The interstellar medium (ISM) appears to be arranged in clouds, whose dimensions, masses and densities span a large range of scales. The structure of these objects show a high degree of complexity appearing, in the range of the observed scales, as a non-homogeneous distribution of matter. The arrangement of the ISM is clearly relevant for the study of the fragmentation of the clouds and then of the star formation processes. To quantify observationally the ISM structure, many approaches have been developed, including techniques based on fractal geometry. In this talk I will introduce, first of all, a few basic concepts of the fractal theory, and indicate their application in describing complex natural objects, and in particular astrophysical phenomena. Then, i will illustrate the properties of the so-called "fractional Brownian motion" images, which can be used also to characterize the IR/mm maps of the ISM and to carry out a quantitative description of their "structure". Among several statistical tools adopted to perform this kind of analysis, I will briefly illustrate and discuss the method of the "Delta-variance" for the determination of the fractal dimension of an observed cloud.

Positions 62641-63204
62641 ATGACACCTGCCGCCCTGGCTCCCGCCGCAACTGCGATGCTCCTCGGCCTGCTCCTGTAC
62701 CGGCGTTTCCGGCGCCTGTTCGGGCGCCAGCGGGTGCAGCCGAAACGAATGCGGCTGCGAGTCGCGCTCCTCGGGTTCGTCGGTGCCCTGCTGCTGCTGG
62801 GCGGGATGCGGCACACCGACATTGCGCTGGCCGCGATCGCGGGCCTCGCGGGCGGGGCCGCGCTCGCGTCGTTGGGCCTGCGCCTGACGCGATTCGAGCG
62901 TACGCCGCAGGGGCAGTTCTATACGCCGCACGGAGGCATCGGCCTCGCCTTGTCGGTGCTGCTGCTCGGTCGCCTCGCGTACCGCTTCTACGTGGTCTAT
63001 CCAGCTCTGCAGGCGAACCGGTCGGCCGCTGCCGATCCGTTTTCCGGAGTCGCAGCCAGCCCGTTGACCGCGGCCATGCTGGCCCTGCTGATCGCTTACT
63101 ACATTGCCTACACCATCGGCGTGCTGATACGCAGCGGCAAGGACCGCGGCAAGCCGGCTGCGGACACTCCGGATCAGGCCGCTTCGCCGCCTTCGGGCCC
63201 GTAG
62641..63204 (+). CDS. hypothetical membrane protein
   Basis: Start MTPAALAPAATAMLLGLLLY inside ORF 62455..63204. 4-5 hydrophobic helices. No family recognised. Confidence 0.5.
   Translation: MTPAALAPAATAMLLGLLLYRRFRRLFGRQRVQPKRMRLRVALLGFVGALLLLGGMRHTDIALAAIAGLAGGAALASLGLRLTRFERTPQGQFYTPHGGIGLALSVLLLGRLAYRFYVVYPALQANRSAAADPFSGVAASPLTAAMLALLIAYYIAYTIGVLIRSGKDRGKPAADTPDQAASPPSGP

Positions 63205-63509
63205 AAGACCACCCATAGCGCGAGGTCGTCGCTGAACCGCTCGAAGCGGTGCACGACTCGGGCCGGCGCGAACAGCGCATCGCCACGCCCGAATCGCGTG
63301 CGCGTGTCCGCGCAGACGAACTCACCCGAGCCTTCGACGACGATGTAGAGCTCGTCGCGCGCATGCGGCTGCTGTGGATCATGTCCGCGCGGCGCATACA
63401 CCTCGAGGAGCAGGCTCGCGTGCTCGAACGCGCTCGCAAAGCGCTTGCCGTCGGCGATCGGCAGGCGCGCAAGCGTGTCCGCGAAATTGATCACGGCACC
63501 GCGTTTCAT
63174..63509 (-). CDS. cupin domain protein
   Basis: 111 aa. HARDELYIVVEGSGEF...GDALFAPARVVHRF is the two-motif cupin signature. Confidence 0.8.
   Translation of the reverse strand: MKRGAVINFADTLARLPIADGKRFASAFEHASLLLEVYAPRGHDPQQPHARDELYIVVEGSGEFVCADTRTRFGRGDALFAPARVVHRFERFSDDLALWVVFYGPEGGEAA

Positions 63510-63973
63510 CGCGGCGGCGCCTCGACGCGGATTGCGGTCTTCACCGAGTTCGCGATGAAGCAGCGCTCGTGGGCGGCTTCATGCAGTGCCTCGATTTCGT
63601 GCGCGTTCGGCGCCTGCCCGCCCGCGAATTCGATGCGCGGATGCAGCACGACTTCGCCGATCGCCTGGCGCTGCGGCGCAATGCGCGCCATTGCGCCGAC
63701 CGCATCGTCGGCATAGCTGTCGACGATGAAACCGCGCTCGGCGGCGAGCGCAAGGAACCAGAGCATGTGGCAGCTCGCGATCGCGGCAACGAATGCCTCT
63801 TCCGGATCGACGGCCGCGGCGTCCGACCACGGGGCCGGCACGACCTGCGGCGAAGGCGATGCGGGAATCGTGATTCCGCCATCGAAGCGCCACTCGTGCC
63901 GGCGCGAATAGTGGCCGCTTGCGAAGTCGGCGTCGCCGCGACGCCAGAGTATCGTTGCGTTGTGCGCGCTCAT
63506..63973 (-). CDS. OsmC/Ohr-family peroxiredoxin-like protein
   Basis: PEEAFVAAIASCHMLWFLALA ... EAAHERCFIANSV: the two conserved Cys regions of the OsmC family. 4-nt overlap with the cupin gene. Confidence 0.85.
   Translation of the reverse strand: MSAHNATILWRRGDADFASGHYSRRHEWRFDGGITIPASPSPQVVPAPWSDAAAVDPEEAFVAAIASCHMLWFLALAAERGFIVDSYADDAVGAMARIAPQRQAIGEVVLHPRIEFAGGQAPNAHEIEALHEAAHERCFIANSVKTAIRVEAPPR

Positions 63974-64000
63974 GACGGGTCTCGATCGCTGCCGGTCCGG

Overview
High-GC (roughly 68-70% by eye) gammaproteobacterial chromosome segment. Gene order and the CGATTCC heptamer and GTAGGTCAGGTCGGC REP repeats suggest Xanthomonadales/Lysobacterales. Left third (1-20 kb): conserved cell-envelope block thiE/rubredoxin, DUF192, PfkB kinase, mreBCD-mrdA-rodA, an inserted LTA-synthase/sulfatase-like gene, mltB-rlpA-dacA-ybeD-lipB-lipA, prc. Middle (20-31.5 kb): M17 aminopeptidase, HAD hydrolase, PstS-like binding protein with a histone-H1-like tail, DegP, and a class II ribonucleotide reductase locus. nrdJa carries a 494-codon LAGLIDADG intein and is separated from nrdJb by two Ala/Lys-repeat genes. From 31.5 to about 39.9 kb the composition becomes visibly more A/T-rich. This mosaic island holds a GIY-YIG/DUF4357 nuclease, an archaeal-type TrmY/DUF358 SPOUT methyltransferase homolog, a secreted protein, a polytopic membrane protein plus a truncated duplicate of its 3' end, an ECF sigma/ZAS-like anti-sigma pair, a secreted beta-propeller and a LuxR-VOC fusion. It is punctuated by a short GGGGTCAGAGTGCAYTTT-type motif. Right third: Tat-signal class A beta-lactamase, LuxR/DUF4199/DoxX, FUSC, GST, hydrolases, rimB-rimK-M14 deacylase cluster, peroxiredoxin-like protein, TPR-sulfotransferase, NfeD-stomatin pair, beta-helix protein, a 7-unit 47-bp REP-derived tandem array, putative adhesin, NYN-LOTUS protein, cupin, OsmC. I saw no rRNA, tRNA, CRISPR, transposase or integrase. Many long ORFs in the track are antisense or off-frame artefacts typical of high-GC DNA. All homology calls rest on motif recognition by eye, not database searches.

2009 February 18, 13:30
Centro de AstrofÝsica da Universidade do Porto (Auditorium)
Rua das Estrelas, 4150-762 Porto